Neuroscientist, Andrew Newberg has done research through brain scans showing that there is a word that releases more stress neural chemicals in our bodies than any other word.
It seems obvious.
The word is “no”.
His research shows that even when we simply perceive that word – not just say it – “no” has a negative effect on us.
At one level we’re preconditioned to pay more attention to anything negative because it’s part of our DNA and has helped us to survive. When our cavemen ancestors used permutations of “no” it was part of the flight-or-fight response to keep them from being eaten by a predator and to avoid danger.
But through evolution, our left-brain’s have co-opted that word beyond its survival needs and we’ve become conditioned to saying it habitually – and I would suggest, non-mindfully. This is why we often react to things unconsciously from a fixed narrative that the word “no” supports.
The entire universe is really functioning as one gigantic “yes” and everyone and everything we say “no” to takes us a step away from our center. Which is really possibility.
The poet ee cummings said, “Yes is a world and in this world of yes live (skillfully curled) all worlds.”
So “yes” gives us access to new worlds; new possibilities. It’s inclusive. And “yes” isn’t just a word. It’s feeling. It has an energetic equivalent that shows up in many ways. When we feel joy, that’s a “yes”. When we are compassionate. When we express and forgive; have fun and allow ourselves to be empathetic. These are all acts of “yes”. They are life affirming, expansive gestures and create openings in our life.
“No” doesn’t do that. It’s a closed system.
Our work as artists is to become aware of how often we not only say “no” to things literally – an opportunity, a date, a job possibility, an adventure – but also the more subtle ways we say “no” to ourselves and to life’s calling.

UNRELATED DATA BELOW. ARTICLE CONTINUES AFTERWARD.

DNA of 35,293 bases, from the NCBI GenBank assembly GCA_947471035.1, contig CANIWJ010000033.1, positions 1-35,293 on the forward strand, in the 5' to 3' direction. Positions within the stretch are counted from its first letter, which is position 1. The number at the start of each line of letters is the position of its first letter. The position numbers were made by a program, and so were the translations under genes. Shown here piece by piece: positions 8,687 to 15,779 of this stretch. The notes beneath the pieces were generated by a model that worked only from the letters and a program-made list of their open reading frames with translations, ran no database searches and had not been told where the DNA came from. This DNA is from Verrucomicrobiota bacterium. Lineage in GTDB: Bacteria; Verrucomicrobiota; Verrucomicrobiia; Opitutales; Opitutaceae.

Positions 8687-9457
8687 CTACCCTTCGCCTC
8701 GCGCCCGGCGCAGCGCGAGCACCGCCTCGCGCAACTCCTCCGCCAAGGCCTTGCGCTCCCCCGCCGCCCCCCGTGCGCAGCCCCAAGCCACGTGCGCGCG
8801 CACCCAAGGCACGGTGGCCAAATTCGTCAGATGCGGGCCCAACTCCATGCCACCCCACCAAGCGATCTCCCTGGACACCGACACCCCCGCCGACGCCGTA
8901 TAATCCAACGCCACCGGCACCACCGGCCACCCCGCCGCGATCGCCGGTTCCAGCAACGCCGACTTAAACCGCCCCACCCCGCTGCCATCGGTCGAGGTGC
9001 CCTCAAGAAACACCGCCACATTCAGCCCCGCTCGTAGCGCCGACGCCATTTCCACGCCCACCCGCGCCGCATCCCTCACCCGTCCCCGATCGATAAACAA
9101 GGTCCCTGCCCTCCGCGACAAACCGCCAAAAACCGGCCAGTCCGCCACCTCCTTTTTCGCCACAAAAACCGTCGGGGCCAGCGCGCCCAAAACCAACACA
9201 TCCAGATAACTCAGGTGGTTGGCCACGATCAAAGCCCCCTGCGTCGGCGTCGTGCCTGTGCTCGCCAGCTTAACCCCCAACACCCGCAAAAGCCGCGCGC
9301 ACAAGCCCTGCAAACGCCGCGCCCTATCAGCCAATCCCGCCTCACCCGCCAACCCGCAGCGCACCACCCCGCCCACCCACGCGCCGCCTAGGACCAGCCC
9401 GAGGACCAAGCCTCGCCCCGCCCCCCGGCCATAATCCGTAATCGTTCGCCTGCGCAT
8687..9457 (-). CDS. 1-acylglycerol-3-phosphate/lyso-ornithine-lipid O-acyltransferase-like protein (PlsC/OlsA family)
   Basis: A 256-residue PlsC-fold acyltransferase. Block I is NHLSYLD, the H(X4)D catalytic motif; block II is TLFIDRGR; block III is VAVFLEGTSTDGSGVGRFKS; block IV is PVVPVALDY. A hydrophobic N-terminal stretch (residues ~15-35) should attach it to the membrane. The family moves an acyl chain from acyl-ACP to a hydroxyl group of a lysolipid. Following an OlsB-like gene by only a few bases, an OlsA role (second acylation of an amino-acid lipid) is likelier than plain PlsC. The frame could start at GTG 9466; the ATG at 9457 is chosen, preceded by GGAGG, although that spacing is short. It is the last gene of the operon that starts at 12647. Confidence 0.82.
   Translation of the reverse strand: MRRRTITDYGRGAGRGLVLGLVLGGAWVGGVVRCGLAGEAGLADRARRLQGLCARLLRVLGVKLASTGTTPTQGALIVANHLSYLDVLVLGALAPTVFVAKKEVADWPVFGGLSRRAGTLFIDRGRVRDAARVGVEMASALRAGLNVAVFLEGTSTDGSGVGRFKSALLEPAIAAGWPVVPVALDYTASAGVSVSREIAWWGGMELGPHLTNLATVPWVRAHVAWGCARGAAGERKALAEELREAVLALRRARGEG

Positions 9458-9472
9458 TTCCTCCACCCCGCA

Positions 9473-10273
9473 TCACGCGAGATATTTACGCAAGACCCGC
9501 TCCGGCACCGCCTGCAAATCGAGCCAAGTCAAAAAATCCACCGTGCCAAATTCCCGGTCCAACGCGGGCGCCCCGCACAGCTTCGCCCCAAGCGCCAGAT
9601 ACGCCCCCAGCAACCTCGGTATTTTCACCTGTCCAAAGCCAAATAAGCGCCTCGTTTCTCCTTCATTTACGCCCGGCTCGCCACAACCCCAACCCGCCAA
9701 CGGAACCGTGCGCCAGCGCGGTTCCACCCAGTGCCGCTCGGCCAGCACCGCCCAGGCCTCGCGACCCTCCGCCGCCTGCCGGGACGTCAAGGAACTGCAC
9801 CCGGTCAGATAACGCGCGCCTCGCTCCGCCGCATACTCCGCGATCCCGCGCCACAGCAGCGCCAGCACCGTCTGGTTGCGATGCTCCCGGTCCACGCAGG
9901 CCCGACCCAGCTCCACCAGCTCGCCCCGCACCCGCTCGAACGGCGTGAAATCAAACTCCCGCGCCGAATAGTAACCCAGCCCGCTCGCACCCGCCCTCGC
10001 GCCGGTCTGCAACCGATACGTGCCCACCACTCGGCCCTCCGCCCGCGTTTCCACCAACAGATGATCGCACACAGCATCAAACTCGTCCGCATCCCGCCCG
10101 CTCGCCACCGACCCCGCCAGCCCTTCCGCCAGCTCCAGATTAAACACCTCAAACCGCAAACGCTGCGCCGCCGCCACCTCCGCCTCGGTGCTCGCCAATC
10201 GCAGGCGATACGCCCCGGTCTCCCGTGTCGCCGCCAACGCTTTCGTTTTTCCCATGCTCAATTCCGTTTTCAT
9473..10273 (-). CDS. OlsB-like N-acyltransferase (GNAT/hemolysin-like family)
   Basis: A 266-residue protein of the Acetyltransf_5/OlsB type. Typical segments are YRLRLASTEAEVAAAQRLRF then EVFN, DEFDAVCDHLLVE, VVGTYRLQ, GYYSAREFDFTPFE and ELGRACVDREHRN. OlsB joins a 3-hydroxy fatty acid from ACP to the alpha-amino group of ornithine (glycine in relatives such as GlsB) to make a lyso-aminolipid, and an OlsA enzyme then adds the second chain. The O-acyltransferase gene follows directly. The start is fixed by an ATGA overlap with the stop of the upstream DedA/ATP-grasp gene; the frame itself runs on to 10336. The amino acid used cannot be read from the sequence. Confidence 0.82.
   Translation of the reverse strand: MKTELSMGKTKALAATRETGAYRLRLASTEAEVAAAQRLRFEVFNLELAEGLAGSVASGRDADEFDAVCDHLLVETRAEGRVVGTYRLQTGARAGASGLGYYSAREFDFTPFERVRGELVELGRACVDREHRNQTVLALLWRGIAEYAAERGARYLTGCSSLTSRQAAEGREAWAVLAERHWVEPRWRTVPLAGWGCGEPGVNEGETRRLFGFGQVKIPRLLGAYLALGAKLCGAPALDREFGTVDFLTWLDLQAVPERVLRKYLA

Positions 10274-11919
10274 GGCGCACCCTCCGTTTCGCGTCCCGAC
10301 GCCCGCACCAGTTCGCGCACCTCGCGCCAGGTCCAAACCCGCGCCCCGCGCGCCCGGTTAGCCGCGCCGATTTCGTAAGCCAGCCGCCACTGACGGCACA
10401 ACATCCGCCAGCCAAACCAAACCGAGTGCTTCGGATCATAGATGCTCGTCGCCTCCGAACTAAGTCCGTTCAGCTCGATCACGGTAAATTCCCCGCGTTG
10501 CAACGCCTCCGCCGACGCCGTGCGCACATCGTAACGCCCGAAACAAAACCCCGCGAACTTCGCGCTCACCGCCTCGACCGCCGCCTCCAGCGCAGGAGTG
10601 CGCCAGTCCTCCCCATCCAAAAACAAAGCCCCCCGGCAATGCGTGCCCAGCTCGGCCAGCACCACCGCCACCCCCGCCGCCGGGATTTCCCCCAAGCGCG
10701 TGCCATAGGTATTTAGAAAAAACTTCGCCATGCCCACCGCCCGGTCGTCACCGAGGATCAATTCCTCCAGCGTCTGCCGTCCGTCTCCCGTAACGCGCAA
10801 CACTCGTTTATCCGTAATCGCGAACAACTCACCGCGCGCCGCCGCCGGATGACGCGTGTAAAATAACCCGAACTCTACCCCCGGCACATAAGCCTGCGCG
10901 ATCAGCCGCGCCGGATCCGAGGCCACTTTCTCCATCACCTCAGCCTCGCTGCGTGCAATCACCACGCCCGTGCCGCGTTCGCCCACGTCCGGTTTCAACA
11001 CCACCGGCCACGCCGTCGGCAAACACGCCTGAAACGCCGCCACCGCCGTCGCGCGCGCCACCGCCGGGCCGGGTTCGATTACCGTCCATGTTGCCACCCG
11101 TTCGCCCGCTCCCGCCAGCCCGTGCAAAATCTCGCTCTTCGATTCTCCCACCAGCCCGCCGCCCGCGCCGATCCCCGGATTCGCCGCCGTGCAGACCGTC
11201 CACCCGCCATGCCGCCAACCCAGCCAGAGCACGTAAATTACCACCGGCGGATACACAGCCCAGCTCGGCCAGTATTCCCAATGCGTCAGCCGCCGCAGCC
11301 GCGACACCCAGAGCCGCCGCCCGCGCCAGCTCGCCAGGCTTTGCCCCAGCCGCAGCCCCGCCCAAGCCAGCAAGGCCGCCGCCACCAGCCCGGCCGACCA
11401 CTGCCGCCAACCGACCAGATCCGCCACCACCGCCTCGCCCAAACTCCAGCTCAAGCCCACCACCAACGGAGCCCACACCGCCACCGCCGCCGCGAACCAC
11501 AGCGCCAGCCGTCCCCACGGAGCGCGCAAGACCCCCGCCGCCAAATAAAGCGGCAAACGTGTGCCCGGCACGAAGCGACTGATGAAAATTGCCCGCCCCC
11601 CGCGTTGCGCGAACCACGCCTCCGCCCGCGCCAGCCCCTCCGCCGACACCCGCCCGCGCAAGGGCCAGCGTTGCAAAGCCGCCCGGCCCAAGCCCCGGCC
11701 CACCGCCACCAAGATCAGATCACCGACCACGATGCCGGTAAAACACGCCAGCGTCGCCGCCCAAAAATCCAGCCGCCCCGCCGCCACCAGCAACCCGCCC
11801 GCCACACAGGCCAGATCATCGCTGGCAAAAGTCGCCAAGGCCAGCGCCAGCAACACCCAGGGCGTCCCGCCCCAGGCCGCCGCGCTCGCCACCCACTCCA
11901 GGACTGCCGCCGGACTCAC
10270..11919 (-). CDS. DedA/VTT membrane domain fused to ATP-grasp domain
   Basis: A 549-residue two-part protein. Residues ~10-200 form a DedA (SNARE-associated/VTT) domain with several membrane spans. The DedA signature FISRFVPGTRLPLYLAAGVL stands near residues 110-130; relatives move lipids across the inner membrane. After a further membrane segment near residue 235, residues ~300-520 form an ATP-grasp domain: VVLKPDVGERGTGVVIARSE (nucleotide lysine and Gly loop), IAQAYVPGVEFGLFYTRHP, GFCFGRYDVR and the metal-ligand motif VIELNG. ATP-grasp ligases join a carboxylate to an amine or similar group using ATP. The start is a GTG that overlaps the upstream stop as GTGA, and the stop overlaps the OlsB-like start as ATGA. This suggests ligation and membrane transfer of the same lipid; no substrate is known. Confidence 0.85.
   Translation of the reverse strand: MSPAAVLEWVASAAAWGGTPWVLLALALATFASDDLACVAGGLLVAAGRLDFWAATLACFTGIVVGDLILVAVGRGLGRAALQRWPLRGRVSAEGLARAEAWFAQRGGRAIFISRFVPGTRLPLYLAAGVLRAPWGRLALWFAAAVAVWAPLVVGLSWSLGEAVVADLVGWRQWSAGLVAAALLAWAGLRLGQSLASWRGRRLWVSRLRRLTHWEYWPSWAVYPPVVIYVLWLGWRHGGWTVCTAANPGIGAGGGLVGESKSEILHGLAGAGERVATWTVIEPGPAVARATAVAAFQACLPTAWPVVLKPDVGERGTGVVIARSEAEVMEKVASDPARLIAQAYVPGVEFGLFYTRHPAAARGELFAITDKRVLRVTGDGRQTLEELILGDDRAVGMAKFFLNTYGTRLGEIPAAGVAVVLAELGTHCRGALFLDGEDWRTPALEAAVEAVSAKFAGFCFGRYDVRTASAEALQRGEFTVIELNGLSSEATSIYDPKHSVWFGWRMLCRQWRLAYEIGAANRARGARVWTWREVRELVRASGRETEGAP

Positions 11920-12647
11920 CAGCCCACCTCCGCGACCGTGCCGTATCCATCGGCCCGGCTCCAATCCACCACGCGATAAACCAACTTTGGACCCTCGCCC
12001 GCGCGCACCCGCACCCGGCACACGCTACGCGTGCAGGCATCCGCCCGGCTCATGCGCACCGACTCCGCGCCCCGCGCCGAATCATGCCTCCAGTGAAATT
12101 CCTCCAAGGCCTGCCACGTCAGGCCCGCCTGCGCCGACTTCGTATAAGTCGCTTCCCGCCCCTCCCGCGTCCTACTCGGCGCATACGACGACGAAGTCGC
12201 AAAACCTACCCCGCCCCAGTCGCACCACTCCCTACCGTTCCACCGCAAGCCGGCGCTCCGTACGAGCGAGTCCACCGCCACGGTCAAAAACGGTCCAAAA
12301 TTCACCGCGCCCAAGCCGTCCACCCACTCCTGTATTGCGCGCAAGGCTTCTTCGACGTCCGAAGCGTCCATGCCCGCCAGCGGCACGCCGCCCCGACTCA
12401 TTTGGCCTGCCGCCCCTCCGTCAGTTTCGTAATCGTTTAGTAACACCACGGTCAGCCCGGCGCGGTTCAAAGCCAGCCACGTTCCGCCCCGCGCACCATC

When we tell ourselves we already know the outcome of something before we have actually experienced it – that’s a big fat “no”. So, you have a meeting with an agent and then tell your friends, “I know they won’t take me. They’ve already got someone like me.”
How do you know that? That’s pre-determinism. You already assume a forgone conclusion before you actually have all the information. That’s “no”.
We negate ourselves constantly. “I can’t do that.” “I suck.” “I’m a loser.” “Who would want me?” Or when we complain or whine things off in life.
Part of our process in becoming more aware; more present and mindful is to realize that we say “no” to things more often than we imagined.
And when we start saying “no” to things more often than we say “yes” we’re in deep doo-doo.
So, how do you fix that, you might ask?
Simply try saying “yes” this week more often than you say “no”. Catch how often you negate yourself (and others) in ways that are unconscious and habituated. Instead of responding automatically, correct yourself and try “yes” instead.
All kinds of things can happen. You might meet your future boyfriend. You could get a free latte at Starbucks. You might win $5 in SuperLotto. You’d be surprised to see what’s waiting for you. Whole new worlds, perhaps.